Photographic Alphabet: 'F' is for Vincent Fournier
By Leah Pfenning
French photographer, Vincent Fournier’s series Brasilia showcases the audacious architecture of Brazil’s utopian-esque capital city. Fournier’s photography, hosting an eerie air of the city’s stark landscape, is a visual exegesis of sorts of Brasilia’s fascinating history.
The capital city, built in just 41 months from 1956 to its official inauguration in 1960, was part of an effort to make the capital of Brazil more centrally located, geographically speaking. Brasilia is the aesthetic brainchild of urban planner, Lúcio Costa and architect, Oscar Niemeyer. Coming to fruition during the era of the Cold War, much of the city planning reflects a utopian ideal of a city globalized with the victorious allies of World War II, namely the Exio Monumental (Monumental Axis) that strongly resembles the shape of an aircraft, a talisman-like symbol of the war.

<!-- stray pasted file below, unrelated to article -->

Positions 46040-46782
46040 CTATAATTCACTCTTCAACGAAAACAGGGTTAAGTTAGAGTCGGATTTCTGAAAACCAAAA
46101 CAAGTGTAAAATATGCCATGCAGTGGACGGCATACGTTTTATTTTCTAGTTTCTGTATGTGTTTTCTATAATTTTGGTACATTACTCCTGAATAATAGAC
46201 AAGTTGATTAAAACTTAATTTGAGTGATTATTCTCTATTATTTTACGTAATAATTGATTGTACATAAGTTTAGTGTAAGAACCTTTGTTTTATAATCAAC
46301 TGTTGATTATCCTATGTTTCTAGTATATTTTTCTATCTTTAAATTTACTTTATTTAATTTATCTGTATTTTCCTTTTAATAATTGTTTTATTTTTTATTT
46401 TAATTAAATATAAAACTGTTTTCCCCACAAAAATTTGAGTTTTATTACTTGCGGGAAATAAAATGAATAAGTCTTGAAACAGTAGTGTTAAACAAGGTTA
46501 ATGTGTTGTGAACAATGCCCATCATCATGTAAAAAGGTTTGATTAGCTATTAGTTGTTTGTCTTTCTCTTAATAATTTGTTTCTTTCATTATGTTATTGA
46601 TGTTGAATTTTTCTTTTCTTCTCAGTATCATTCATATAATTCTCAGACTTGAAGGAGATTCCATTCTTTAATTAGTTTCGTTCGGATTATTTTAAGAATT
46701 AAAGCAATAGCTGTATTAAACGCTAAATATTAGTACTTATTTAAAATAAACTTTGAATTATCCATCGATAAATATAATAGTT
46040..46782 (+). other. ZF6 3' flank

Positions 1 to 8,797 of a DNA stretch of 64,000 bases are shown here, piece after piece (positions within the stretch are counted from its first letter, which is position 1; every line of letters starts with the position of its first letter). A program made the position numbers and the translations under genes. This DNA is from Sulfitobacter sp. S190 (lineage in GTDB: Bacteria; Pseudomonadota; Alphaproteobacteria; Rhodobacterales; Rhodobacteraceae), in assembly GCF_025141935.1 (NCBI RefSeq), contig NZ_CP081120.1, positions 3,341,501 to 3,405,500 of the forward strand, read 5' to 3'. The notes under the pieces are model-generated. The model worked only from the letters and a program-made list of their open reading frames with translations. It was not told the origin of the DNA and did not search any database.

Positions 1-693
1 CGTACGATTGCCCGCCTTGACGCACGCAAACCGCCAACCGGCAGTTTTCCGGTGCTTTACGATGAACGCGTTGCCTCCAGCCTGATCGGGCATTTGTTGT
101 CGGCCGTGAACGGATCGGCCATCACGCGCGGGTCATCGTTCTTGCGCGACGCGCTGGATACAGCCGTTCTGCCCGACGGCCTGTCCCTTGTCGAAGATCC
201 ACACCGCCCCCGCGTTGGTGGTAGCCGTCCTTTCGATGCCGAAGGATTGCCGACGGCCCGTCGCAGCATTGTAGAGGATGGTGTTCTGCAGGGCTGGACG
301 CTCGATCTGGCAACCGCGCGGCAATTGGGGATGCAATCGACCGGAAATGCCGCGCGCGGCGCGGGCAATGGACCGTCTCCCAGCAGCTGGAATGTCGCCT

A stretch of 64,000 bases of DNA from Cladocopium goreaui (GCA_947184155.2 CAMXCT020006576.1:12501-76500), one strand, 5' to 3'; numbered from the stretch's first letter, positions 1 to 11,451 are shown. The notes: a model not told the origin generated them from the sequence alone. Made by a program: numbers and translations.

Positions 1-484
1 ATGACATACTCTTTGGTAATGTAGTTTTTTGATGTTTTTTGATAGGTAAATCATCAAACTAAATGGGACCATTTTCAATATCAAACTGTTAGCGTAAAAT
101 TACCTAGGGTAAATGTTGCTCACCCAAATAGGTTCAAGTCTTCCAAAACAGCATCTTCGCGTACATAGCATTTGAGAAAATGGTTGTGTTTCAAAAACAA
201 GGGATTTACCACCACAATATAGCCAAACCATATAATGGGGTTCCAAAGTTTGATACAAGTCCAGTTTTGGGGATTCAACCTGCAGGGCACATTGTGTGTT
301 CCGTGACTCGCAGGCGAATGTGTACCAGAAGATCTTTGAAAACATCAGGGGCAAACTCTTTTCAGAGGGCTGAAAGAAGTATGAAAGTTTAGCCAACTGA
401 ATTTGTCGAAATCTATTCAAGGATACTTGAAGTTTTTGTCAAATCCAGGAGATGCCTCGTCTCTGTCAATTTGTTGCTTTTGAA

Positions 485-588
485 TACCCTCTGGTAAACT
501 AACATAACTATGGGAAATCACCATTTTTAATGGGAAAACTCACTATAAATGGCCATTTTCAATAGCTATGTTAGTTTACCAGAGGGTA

Brasilia is a city of 20th century ideals. Niemeyer said, “The ultimate task of the architect is to dream. Otherwise nothing happens.” Fournier’s curiosity for these manifested late-century dreams delivers a rattling sense of presence. The meticulous attention to detail and the stark contrast of the composition in Fournier’s photos suspends a feeling of foreboding over everything we see as modern. Looking at constructions of the past that were, at the time, constructions of the future, makes us question the sustainability of our own constructs of what's to come.
The capital city’s three-dimensionally constructed fantasies of the future quiver in the test of time. Ideals, utopia, and dreams are not singular; they’re not exclusive, and they don’t conform to dimensions, Brasilia has taught us that much. Fournier’s work asks us to consider that our own future is as elusive and unplannable. Forward momentum is inevitable; perhaps the energy is best focused on the now.